The university said that in some subjects the three year degree would become “standard” and could lead to the phasing out of the traditional four year Scottish degree.
Subjects expected to be offered as shorter programmes from 2012 include art and design and life sciences. In the future “all appropriate degree programmes” could be taken over three years, Dundee said.
A spokesman for the university said that while for most subjects undergraduates would have the option of studying either for three or four years, in some areas a three year course would become the norm.
He said that whether the option to take some subjects over four years was phased out or not depended on demand from Scottish and rest-of-UK students.
The university announced that it will charge undergraduates from England, Wales and Northern Ireland £9,000 a year from 2012, although this will be capped at £,000.
Dundee stressed that its aim in offering three year courses was to try to cut down student living costs, which unlike tuition fees have to be paid up front.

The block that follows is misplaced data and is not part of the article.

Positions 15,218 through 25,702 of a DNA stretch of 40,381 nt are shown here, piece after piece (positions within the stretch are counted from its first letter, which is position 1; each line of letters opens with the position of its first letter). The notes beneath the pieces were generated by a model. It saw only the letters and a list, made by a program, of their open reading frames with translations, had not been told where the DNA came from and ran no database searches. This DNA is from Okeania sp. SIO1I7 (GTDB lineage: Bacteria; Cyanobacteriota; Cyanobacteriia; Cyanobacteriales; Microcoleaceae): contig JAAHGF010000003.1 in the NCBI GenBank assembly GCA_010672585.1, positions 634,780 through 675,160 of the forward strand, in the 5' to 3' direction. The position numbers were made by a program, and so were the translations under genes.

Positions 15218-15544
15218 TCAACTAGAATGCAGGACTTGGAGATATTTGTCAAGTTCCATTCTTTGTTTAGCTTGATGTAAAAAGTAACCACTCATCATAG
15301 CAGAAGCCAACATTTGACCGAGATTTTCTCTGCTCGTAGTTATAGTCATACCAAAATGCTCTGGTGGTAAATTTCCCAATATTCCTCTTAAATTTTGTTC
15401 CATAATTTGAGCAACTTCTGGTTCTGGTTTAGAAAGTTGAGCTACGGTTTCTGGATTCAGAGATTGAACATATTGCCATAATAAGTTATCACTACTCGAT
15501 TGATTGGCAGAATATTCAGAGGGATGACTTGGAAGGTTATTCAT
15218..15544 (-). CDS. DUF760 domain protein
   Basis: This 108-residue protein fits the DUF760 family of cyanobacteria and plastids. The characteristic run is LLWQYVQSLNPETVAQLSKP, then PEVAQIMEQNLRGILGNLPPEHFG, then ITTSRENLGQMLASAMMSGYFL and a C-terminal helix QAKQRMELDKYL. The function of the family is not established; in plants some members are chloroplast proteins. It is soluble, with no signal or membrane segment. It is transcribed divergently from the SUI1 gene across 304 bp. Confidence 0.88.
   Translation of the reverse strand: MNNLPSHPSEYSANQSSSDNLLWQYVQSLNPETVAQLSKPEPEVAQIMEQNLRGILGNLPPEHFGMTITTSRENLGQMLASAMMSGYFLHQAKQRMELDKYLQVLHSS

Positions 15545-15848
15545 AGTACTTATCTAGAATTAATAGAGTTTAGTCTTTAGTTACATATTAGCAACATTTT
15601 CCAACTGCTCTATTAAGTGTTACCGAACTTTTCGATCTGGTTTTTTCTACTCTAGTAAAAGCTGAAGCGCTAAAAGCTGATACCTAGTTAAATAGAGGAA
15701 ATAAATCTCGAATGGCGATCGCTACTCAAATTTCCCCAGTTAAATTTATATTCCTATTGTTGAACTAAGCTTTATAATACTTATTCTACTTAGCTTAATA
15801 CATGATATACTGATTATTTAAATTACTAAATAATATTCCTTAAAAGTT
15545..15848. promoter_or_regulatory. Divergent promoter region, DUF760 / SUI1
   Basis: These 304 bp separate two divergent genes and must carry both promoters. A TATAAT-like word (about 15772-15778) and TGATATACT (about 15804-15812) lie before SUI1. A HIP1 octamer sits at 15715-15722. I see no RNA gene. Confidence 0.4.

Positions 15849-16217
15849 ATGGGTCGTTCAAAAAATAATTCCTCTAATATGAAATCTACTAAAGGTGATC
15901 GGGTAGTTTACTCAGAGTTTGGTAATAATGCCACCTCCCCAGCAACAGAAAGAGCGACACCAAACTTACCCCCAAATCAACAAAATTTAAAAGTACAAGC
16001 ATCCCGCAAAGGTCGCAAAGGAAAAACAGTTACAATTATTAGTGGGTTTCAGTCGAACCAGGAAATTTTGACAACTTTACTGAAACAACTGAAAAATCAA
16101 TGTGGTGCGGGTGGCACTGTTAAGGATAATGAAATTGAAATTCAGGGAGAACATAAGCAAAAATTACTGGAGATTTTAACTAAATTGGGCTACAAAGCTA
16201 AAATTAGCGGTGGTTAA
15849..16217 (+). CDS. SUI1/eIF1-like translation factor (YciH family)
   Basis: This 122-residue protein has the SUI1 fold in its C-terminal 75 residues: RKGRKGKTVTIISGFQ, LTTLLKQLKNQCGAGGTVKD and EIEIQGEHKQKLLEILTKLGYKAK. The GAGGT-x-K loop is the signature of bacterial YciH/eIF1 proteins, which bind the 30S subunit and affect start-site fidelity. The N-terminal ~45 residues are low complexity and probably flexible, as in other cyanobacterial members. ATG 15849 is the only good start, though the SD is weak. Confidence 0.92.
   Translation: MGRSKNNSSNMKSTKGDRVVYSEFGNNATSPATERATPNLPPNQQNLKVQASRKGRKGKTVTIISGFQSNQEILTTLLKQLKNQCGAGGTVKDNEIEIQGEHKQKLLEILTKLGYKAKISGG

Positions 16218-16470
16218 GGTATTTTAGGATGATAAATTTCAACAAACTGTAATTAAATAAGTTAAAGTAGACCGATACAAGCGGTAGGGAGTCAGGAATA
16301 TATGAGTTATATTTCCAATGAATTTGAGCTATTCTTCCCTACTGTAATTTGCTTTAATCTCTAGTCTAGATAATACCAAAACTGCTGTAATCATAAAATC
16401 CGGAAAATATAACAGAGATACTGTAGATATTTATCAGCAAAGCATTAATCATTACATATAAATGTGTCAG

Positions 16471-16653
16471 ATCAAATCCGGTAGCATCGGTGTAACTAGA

“These new programmes will allow students to gain an honours degree in the same length of time as in the rest of the UK,” the spokesman said.
“This significantly reduces the total cost of a degree once living costs such as accommodation are factored in.”
Scottish students will also be able to take the three year degree.
In a separate development, the University of Strathclyde has also set fees for rest-of-UK students at £9,000 a year, with a maximum fee of £,000 for a four year course.
It said that suitably qualified students would be able to enter straight into the second year of study.
And the University of Abertay Dundee has announced that it will charge students from England, Wales and Northern Ireland £7,000.
As with most other Scottish universities, rest-of-UK students will be able to study their fourth year for free, meaning a maximum bill of £21,000 for a degree from Abertay.